Losing or Gaining Weight Made Simple

Losing or gaining weight is a relatively simple process, yet people tend to complicate the process by looking for short cuts or easy ways out of hard work and discipline. Let me preface this article by saying that it is not actually easy, it is difficult and will require a great deal of will power and dedication to what is often a very slow process. If you’re looking to lose or gain ten pounds of bodyweight in a week then this article isn’t for you. This is for people who are serious about making a change and are willing to work hard to make it happen.

The most important factor in losing or gaining weight is calorie balance. That is, consuming either more or less calories than you are using each day. How do you know how many calories you are burning each day? Well, the gold standard for determining this is through Resting Metabolic Rate (RMR) testing via a metabolic cart which measures your caloric needs by assessing the amount of oxygen inhaled and carbon dioxide exhaled. This determines your RMR, which is the amount of calories you are expending at rest. However, since most individuals do not have access to or can’t afford this sort of testing the American College of Sports Medicine (ACSM) supports an equation, known as the Harris-Benedict Equation that can be used to give you a rough estimate. This equation uses you sex (male or female), height (cm), age (years), and weight (kg) to provide the estimate. The equations are as follows:

Male: (88.4 + 13.4 x weight) + (4.8 x height) – (5.68 x age) = Calories expended per day at rest.

Female: (447.6 + 9.25 x weight) + (3.10 x height) – (4.33 x age) = Calories expended per day at rest.

Again, remember we are using weight in kilograms, height in centimeters, and age in years. If you use height in inches and weight in pounds, aka freedom units, THIS WILL NOT WORK! And remember, this is only an estimate not an exact value.

Your RMR is NOT the total amount of calories you are burning per day. In fact, it is only one contributing factor. The total amount of calories an individual burns in a given day is known as Total Daily Energy Expenditure (TDEE) and it comes from several sources including RMR, the thermogenic effect of food (TEF), non-exercise activity thermogenesis (NEAT), excess post-exercise oxygen consumption (EPOC) and, of course, exercise (Ex).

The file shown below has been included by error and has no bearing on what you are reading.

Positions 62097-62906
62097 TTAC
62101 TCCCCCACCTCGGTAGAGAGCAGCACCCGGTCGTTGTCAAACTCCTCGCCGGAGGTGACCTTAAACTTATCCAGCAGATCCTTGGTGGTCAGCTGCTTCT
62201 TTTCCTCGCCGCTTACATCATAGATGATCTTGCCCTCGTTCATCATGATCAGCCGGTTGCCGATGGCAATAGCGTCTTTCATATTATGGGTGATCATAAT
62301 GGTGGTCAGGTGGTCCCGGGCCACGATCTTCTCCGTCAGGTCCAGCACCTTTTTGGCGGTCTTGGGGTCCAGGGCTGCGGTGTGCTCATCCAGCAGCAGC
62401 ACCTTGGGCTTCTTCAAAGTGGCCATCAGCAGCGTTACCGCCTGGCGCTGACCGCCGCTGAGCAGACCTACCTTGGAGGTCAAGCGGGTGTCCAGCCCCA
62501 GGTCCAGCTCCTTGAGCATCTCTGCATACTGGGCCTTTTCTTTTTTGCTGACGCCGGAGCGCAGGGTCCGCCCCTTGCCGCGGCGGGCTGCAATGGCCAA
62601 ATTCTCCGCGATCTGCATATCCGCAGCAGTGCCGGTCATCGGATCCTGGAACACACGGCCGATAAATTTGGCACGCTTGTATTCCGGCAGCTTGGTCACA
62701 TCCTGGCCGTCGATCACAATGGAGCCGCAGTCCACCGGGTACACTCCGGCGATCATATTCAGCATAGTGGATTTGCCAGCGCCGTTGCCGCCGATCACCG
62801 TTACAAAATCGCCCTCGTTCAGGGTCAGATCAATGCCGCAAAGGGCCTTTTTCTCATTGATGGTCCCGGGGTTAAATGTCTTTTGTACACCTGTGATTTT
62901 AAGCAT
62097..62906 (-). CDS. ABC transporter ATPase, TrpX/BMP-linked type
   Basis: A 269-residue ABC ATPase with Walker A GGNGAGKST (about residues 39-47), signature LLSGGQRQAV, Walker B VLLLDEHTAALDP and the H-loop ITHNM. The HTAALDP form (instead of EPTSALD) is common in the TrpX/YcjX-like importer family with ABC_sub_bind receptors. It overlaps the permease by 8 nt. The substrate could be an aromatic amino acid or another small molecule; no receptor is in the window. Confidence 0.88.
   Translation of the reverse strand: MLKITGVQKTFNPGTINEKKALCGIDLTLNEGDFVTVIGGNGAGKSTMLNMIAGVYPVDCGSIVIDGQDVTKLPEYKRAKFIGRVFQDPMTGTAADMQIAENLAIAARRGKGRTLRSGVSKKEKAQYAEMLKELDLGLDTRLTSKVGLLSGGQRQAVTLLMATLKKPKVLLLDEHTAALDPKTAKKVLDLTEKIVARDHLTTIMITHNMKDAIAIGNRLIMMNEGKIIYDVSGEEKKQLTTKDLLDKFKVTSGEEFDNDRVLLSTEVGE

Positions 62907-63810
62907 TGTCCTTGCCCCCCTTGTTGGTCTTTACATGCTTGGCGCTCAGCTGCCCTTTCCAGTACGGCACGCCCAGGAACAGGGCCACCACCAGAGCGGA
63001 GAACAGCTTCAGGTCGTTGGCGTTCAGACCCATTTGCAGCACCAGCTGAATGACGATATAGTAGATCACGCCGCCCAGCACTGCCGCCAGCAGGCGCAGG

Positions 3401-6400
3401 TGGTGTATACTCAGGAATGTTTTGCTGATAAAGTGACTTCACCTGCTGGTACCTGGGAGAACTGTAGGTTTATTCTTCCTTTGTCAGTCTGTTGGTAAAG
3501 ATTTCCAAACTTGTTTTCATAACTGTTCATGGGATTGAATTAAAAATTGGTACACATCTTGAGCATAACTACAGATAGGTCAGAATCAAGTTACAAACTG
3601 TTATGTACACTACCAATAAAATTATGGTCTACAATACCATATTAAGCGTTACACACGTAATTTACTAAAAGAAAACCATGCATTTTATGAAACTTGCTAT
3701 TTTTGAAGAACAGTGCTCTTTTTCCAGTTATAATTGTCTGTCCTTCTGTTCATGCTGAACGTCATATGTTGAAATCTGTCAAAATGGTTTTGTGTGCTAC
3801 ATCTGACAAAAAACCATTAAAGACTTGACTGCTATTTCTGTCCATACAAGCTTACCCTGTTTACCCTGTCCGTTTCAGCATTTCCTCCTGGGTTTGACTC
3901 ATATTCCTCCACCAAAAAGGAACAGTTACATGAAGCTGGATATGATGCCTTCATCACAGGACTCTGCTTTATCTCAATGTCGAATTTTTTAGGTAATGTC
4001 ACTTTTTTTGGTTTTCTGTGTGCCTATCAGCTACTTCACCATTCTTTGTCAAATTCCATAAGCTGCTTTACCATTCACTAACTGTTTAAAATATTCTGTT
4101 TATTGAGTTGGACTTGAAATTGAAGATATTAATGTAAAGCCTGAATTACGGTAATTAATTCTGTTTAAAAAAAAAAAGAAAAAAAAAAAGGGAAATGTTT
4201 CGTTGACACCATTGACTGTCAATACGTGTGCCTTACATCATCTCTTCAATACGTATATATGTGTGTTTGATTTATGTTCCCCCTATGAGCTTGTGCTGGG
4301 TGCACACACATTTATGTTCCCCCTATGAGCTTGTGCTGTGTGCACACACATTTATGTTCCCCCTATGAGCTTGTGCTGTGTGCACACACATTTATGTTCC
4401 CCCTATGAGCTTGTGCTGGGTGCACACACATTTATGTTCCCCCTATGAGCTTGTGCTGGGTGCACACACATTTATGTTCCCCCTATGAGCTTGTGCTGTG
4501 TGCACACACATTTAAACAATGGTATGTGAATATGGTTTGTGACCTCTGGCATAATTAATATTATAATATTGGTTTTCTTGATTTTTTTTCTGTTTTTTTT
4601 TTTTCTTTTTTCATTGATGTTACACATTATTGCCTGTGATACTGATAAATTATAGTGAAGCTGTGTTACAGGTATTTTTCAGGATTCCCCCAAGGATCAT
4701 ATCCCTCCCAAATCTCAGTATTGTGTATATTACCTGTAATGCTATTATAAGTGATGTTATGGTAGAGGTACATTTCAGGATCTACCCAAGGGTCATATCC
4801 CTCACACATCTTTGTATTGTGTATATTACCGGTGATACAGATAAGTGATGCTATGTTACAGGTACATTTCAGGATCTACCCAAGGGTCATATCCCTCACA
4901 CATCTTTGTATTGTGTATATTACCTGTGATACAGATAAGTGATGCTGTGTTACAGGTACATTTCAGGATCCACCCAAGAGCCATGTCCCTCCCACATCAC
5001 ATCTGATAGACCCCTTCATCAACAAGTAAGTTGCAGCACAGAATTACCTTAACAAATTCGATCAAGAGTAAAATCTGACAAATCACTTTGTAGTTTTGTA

TDEE = RMR + TEF + NEAT + EPOC + Ex

RMR and TEF are relatively constant from day to day with only small fluctuations due to muscle mass and conditioning, and to dietary shifts. The NEAT and exercise components (EPOC and Ex) have a much greater variability and can greatly influence you total daily caloric expenditure.

So how do we account for and determine for the NEAT and exercise components of TDEE?

Remember that equation we used for RMR? Well, you will simply take the number you found using that equation and multiply it by a given factor. What factor you multiply that by will vary based on how active you are in your everyday life.

1.2 = Sedentary (Desk job and little formal exercise)

1.3-1.4 = Lightly Active (Light daily activity and light exercise 1-3 days a week)

1.5-1.6 = Moderately Active (Moderately daily Activity and Moderate exercise 3-5 days a week)

1.7-1.8 = Very Active (Physically demanding lifestyle and Hard exercise 6-7 days a week)

1.9-2.2 = Extremely Active (Athlete in endurance training and/or very hard physically demanding job)

Be honest with yourself, if you’re sedentary then claim sedentary you won’t be hurting anyone but yourself. Oh and again, these are rough estimates based on an already estimated RMR so it is NOT 100% accurate.

Use the equations to find an estimate, stick to it for a week or two. If you gain weight in that time then your TDEE estimate is likely higher than your actual TDEE. Adjust by lowering the estimate by 250 calories per day and give it another try to week and see how that goes. Continue this until you find something pretty close to where you are maintaining your current weight. Likewise, if you lose weight in that time then you may need to up the estimated value by 250 calories or so per day and continue to adjust until you find where you are able to maintain your weight at.

Now that you know how many calories you need to maintain your weight it’s time to either lose or gain weight. If you want to lose weight then you need to consume less calories than is required for maintenance to be in a caloric deficit. And likewise if you are trying to gain weight then you need to consume more calories than you are expending to be in a caloric surplus.

How big of a deficit or surplus should I be in per day? That’s not a very easy question to answer. Some have more weight to lose than others. So if you’re over 20% body fat then it may be a good idea to be in a larger caloric deficit than someone who is already relatively lean and under 20% body fat. Keep in mind that 20% is not a magical number, I’m just using this as an example but be real with yourself if you are obese or very overweight then you know it, likewise if you are very underweight you are also aware of this and know you should probably be trying to gain weight faster than the typical person. So where should you start? I would suggest starting out at no more than a 500 calorie per day deficit/surplus, this will set you up to lose/gain right around 1 pound of body weight per week. This is a pretty safe amount to lose or gain and still stay healthy. However, if you are very overweight or very underweight than I would suggest you start with a larger surplus or deficit of around 1,000 calories per day.

Calorie balance is a great start to either losing or gaining body weight. This article has given you sufficient information to get you on the right track towards weight management. In the next installment I will dig a little deeper into this topic and cover macronutrient (protein/fat/carbohydrate) intake.